Avolon's investment in an electric plane-maker likely marks the start of a new direction for the Irish-headquartered aircraft leasing firm, according to its CEO.

Avolon has provided $15m in equity into Vertical Aerospace, which is developing small electric planes capable of vertical take-offs and landings.

They can carry four passengers a distance of roughly 160km, with plans to start commercial flights in 2024.

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Speaking in New York as Vertical Aerospace floated on the New York Stock Exchange, Avolon CEO Domhnal Slattery said its investment in the firm could be the first of many it makes in aviation start-ups.

He said Vertical Aerospace represented a baby step towards an electric-based future for aviation, though he said the industry is still many years away from electric being able to carry the kinds of passengers regularly seen on commercial flights.

Instead he said he expected hydrogen-based planes, as well as sustainable aviation fuel, would prove the faster route for the industry to decarbonise.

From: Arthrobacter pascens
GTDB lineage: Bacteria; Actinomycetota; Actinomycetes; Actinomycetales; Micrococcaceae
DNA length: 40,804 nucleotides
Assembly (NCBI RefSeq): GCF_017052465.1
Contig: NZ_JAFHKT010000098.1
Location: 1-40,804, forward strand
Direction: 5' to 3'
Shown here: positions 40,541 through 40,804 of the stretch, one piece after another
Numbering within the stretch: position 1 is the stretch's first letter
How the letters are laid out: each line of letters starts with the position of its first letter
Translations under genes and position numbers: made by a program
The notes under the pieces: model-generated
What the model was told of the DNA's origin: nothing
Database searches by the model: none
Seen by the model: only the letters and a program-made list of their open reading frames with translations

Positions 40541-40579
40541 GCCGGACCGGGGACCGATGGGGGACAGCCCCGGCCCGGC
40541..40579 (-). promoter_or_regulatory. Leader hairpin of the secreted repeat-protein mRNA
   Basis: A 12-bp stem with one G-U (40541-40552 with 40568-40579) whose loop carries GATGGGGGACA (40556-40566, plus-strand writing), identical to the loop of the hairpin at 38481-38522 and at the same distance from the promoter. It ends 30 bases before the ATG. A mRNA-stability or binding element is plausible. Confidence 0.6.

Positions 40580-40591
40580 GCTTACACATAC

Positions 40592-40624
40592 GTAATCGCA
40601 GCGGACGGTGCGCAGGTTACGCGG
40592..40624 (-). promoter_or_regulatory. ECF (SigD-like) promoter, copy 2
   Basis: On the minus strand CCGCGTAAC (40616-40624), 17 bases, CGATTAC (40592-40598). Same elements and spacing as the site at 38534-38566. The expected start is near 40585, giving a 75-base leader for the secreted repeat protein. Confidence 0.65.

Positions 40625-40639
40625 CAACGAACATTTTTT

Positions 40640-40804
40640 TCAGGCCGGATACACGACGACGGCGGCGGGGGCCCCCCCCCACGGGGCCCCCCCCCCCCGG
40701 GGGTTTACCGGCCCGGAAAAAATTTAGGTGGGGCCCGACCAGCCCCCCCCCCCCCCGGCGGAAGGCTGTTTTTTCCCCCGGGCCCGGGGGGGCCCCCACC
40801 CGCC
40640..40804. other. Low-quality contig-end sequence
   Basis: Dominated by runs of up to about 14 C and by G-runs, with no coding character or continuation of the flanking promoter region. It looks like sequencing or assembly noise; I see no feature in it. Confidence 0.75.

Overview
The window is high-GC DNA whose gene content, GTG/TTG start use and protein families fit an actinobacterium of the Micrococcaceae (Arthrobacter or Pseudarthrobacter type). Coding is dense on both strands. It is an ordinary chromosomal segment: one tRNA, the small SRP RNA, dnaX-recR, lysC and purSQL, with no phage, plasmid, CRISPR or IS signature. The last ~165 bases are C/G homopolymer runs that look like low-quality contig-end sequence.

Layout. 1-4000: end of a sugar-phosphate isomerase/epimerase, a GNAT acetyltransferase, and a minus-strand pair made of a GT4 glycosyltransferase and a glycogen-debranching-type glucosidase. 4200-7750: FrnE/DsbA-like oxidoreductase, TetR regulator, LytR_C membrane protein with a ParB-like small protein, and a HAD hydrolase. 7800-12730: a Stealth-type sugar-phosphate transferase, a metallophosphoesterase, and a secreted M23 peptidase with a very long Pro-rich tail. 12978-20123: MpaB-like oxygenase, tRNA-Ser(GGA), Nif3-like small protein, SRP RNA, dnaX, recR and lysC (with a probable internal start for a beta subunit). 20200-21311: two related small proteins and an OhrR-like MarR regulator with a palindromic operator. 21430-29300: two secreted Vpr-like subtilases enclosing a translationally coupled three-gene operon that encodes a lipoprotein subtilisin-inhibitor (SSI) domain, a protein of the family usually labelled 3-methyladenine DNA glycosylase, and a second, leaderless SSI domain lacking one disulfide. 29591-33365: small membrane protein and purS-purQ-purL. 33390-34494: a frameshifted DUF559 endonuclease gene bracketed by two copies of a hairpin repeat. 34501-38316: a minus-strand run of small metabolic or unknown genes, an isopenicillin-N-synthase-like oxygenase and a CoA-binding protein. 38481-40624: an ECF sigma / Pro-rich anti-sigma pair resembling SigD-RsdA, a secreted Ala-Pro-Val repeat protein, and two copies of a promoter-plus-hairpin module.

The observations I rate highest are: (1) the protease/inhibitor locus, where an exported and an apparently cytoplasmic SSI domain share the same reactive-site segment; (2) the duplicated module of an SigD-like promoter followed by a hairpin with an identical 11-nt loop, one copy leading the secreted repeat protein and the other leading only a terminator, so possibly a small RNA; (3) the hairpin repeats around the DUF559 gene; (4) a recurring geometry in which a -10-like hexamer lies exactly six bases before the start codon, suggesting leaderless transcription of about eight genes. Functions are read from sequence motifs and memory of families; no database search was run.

Mr Slattery said airlines were alive to the need to reduce their environmental impact, and he anticipated a 'carrot and stick’ approach from authorities in that area.

Avolon has ordered 500 plans from Vertical Aerospace, and Mr Slattery rejected suggestions that their eventual flights would be the preserve of the wealthy.He said the business model was designed to keep the cost of flying on a Vertical plane low. He said it would be cheaper than a helicopter over an equivalent distance and on a par with Uber’s premium ‘Uber X’ service.

Mr Slattery also said that he believed Ireland could be the perfect location for Vertical to manufacture its vehicles, and IDA Ireland had made a strong initial pitch to secure that business.

He said it was not his decision to make but he would be encouraging Vertical management to choose Ireland, though he also accepted that the country would face stiff opposition from the likes of Northern Ireland and Britain.